|Pope Benedict XVI|
AKA Joseph Alois Ratzinger
Birthplace: Marktl am Inn, Bavaria, Germany
Religion: Roman Catholic
Race or Ethnicity: White
Executive summary: Pope Emeritus
Ordained 29 June 1951. Elected Archbishop of Munich, 24 March 1977. Made a cardinal by Pope Paul VI, 27 June 1977. In 1981, Ratzinger was named Prefect of the Congregation for the Doctrine of the Faith, the organization which until 1965 had been called the Holy Office of the Inquisition, making him successor to the Grand Inquisitor. A prominent and learned theologian within the church, his chief role as Prefect was to produce the church's official interpretation of scripture; as such, he is seen as more conservative within the church, especially when compared with the more "liberal" Pope John Paul II -- again, liberal within the context of the Catholic church.
Even so, Ratzinger was considered a likely successor to the papacy during Pope John Paul II's declining years. Despite mild contention in that pope's last days from Nigerian cardinal Francis Arinze and Cláudio Hummes of São Paulo, Ratzinger was elected quickly after only two rounds of voting -- hardly 24 hours after the conclave of cardinals first convened. He was officially elected Pope on 19 April 2005, choosing the name Benedict XVI. He succeeds in name Pope Benedict XV, pontiff from 1914-22, and in nationality Pope Victor II, pontiff from 1055-57, making him the first German pope in nearly a thousand years.
There is predictably some concern over Ratzinger's health, given that he was 78 at the time of his election -- compare Pope John Paul II, who became pope at 58. In September 1991, Ratzinger suffered a hemorrhagic stroke. In August 1992, while vacationing in the Alps, he fell and struck his head against a radiator. Neither incident left any lasting damage. Ratzinger is also the oldest newly-elected pope since Pope Clement XII, who was elected pontiff in 1730 at the age of 78, dying ten years later. At the time of his election, Ratzinger admitted that he anticipates having a short reign.
On 18 April 2005, at the mass for the election of the new pope, then-Cardinal Ratzinger said the following regarding the modern decline of the Roman Catholic church:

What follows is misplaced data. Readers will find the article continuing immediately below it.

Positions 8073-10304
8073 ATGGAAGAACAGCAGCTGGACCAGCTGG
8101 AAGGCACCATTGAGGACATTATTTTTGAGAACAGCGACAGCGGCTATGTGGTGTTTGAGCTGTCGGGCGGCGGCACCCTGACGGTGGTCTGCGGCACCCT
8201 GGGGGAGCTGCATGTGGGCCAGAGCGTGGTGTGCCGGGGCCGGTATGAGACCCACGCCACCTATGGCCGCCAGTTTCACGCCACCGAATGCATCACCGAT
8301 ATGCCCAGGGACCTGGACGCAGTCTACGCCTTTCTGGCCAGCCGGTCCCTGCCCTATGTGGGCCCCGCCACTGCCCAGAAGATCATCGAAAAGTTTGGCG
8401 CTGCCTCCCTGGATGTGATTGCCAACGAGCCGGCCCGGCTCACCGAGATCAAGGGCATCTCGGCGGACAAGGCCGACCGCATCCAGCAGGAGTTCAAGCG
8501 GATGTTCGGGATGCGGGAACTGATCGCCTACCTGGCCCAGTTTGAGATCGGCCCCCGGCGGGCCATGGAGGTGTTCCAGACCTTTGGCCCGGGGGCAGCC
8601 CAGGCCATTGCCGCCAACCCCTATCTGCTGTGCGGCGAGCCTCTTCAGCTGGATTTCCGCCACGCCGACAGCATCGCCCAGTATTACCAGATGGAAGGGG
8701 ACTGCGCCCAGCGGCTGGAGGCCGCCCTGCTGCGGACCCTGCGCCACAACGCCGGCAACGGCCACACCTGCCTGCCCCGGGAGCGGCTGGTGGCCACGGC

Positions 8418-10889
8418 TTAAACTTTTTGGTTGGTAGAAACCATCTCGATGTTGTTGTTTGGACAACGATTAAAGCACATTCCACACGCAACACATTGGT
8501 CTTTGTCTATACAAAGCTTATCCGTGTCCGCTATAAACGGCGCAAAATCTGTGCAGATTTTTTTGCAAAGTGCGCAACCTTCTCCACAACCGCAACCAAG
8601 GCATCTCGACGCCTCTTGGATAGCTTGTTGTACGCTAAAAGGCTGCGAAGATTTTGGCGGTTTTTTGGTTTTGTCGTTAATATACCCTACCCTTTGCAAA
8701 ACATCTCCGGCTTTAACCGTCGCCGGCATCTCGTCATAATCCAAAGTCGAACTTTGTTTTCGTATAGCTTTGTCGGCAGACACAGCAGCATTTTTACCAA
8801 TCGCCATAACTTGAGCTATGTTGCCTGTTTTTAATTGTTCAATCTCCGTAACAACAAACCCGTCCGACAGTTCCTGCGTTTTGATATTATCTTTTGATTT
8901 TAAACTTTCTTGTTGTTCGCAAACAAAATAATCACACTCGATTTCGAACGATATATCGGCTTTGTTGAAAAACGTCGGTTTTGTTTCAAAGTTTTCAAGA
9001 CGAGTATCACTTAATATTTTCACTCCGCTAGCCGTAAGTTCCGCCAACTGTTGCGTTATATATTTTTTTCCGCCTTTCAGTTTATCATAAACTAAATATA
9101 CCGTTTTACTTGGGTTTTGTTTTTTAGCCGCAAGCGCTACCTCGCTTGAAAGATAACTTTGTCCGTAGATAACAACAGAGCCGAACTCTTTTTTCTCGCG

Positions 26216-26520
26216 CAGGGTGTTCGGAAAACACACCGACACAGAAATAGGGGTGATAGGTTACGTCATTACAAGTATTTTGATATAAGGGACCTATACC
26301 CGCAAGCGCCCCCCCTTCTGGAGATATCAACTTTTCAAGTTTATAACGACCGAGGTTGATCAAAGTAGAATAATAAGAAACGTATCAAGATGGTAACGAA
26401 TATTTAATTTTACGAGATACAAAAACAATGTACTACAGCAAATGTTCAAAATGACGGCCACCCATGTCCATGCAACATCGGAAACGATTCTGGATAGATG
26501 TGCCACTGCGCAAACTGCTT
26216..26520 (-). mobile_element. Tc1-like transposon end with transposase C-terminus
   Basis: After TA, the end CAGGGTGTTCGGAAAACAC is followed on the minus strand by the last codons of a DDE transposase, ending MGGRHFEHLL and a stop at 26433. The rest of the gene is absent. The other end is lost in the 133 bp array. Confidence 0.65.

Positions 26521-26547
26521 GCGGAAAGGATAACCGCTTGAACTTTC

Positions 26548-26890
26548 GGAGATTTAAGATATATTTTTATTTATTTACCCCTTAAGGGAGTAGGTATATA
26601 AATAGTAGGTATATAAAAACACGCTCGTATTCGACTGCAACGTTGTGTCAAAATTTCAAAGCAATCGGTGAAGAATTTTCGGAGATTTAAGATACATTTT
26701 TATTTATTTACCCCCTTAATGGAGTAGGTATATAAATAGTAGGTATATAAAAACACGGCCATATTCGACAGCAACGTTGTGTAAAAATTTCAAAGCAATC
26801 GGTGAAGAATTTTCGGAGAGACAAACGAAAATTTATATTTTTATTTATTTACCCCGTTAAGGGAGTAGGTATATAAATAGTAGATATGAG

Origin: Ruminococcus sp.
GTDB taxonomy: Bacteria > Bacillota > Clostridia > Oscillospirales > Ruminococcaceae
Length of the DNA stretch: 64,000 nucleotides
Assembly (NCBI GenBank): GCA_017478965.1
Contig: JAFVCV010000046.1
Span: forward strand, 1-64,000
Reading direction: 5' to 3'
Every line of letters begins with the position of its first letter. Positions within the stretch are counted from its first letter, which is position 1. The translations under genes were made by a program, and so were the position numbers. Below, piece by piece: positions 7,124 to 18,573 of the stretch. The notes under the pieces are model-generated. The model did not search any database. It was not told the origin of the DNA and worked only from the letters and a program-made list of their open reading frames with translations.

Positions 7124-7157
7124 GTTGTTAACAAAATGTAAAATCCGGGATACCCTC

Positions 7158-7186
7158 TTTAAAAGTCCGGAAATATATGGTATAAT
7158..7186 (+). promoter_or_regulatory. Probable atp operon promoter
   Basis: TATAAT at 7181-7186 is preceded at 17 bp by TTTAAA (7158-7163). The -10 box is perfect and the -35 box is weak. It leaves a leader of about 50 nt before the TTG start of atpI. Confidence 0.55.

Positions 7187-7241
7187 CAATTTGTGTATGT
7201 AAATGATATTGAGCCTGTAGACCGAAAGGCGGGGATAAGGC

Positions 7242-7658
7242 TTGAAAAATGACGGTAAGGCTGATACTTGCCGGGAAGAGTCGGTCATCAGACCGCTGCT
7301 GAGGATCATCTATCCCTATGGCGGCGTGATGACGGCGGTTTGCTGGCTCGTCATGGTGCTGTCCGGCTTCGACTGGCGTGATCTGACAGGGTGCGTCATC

"How many winds of doctrine we have known in recent decades, how many ideological currents, how many ways of thinking... The small boat of thought of many Christians has often been tossed about by these waves – thrown from one extreme to the other: from Marxism to liberalism, even to libertinism; from collectivism to radical individualism; from atheism to a vague religious mysticism; from agnosticism to syncretism, and so forth. Every day new sects are created and what Saint Paul says about human trickery comes true, with cunning which tries to draw those into error. Having a clear faith, based on the Creed of the Church, is often labeled today as a fundamentalism. Whereas, relativism, which is letting oneself be tossed and 'swept along by every wind of teaching', looks like the only attitude (acceptable) to today's standards. We are moving towards a dictatorship of relativism which does not recognize anything as for certain and which has as its highest goal one's own ego and one's own desires."
In the years before World War II, Joseph Ratzinger's father worked as a member of the Bavarian state police force. An anti-Nazi, the elder Ratzinger retired with his family to Berchtesgaden in 1937. The following year, membership in the the Hitler Youth was made compulsory, but young Joseph Ratzinger would not join until he was 14, in 1941. He was enlisted as a telephone operator in the German Army in 1943, but deserted in April 1944 while stationed in Hungary. Neither he nor his father ever joined the Nazi party.
Father: Joseph Ratzinger (policeman)
Mother: Maria Peintner
Brother: Georg Ratzinger (priest, b. 15-Jan-1924)
Sister: Maria Ratzinger (elder, d. 1991)
University: Superior School of Philosophy, Freising
Theological: PhD Theology, University of Münich (1953)
Professor: Theology, University of Bonn (1959-63)
Professor: Theology, University of Münster (1963-69)
Professor: Theology, University of Tübingen (1966-69)
Professor: Theology, University of Ratisbon (1969-77)
Roman Catholic Pope (2005-13)
Roman Catholic Cardinal (27-Jun-1977)
Roman Catholic Archbishop of Munich (24-Mar-1977)
John Carroll Society Honorary Member
Pontifical Academy of Sciences
Taken Prisoner of War
Stroke Hemorrhagic, September 1991
Abdication 28-Feb-2013 (effective date)
Risk Factors: Homophobia, Pacemaker
Author of books:
The Ratzinger Report (1985, theological)
Salt of the Earth (1996, interview, with Peter Seewald)
Milestones: Memoirs 1927-1977 (1997, memoirs)
The Spirit of the Liturgy (2000, theological)
God and the World (2002, theological)
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